Report: Loophole in $2 Trillion CARES Act Could See Money Sent to China


A loophole in the $2.2 trillion Coronavirus Aid, Relief, and Economic Security Act could send taxpayer funds to foreign workers in countries like China and Mexico, a new report says.

According to the Washington Free Beacon, the CARES Act does not place restrictions on how commercial airlines spend the $50 billion they were rewarded to help out with the cost of maintaining their planes.

According to a 2015 report by Vanity Fair, almost all major U.S. airlines “have shifted heavy maintenance work on their airplanes to repair shops” in foreign countries.

As of 2015, US Airways (which has since merged with American Airlines) and Southwest had maintenance done in El Salvador. Delta flew its planes to Mexico and United used a maintenance shop in China, Vanity Fair said.

The airlines chose to ship their maintenance work offshore to cut labor costs.

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Although it is unclear if this data is still accurate in 2020, the Free Beacon reported that the CARES Act guidelines were not clear on what the airlines’ $50 billion bailout could be spent on.

The text of the bill outlines at least $32 billion to be used exclusively “for the continuation of payment of employee wages, salaries, and benefits.”

It adds that $100 million of the funds can be used “for costs and administrative expenses” associated with providing assistance for workers.

The airline industry has seen a dramatic downturn as it faces the impact of the coronavirus pandemic.

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“Virtually every airline is parking planes,” Aviation Technical Services CEO Matt Yerbic told The Seattle Times.

“With the airlines in crisis, our work is at about 50 percent of where we thought we’d be in the next couple of weeks. It’s pretty ugly.”

However, the potential loophole in funding is being scrutinized as the Trump administration works to help Americans and businesses in need rather than rely on China.

It is still possible for Congress and the Trump administration to implement new rules for how the airline industry can use the funds, according to an industry insider who spoke to the Free Beacon.

“The CARES Act is all about saving American jobs, yet there is a real likelihood that airlines could accept this taxpayer-backed relief, then turn around and pay foreign companies and workers to service their planes overseas while at the same time, thousands of American aircraft maintenance workers lose their jobs and the American [firms] they work for risk going out of business,” the unnamed aviation industry source said.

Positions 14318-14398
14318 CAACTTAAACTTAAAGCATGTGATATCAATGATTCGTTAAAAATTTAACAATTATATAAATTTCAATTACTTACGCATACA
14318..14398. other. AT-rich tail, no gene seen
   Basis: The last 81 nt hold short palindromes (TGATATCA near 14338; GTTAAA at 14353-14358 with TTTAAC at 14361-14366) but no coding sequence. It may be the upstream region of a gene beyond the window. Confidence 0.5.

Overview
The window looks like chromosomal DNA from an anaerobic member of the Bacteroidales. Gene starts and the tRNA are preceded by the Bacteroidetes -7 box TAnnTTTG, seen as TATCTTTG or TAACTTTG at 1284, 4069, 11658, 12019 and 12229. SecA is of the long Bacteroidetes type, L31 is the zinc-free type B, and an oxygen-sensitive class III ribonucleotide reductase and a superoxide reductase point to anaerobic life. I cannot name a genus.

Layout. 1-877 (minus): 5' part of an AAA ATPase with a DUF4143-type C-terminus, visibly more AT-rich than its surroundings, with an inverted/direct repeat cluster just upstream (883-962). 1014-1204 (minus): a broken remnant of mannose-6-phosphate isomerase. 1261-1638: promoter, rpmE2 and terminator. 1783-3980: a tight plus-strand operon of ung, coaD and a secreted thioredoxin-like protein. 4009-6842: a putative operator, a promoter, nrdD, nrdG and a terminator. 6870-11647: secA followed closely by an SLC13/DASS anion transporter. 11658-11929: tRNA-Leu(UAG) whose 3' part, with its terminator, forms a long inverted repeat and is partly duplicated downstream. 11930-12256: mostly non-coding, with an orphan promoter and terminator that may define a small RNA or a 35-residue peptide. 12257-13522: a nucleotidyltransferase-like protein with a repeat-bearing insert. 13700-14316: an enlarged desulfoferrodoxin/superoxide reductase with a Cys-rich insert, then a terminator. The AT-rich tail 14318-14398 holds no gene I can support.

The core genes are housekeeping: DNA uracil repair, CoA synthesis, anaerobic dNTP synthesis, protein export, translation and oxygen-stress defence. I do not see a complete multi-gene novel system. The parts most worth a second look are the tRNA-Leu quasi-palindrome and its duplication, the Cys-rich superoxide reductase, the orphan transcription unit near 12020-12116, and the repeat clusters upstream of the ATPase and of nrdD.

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“Thankfully, the Trump administration still has the authority to prevent this from happening as they provide additional guidance to airlines seeking relief in the days and weeks ahead.”

Yerbic added that it was important to take care of American workers first in an appearance this month on “The Hugh Hewitt Radio Show Podcast.”

“One of my missions … in all of this, whether it’s the aerospace and aviation or any others, is for — as the CEO of a business — for us to take charge of ourselves and say we can put American workers first, and bring them back to work as we start to fund this incredibly huge bill that is all about that,” he said.

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Erin Coates was an editor for The Western Journal for over two years before becoming a news writer. A University of Oregon graduate, Erin has conducted research in data journalism and contributed to various publications as a writer and editor.
Erin Coates was an editor for The Western Journal for over two years before becoming a news writer. She grew up in San Diego, California, proceeding to attend the University of Oregon and graduate with honors holding a degree in journalism. During her time in Oregon, Erin was an associate editor for Ethos Magazine and a freelance writer for Eugene Magazine. She has conducted research in data journalism, which has been published in the book “Data Journalism: Past, Present and Future.” Erin is an avid runner with a heart for encouraging young girls and has served as a coach for the organization Girls on the Run. As a writer and editor, Erin strives to promote social dialogue and tell the story of those around her.
Tucson, Arizona
Graduated with Honors
Bachelor of Arts in Journalism, University of Oregon
Books Written
Contributor for Data Journalism: Past, Present and Future
Prescott, Arizona
Languages Spoken
English, French
Topics of Expertise
Politics, Health, Entertainment, Faith